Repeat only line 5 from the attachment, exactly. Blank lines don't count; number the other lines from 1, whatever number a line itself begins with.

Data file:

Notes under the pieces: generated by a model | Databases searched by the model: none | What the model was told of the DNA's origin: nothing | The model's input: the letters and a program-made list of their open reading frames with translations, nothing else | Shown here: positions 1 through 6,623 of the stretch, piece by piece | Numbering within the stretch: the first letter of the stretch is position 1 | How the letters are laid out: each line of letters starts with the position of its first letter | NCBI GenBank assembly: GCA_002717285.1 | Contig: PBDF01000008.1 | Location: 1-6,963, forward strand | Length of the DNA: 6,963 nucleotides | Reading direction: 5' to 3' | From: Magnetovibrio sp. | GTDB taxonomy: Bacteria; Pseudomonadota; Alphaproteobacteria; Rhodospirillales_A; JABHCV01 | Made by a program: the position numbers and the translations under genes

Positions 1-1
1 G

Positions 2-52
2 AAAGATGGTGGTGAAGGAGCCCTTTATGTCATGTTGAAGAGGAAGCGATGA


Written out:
2 AAAGATGGTGGTGAAGGAGCCCTTTATGTCATGTTGAAGAGGAAGCGATGA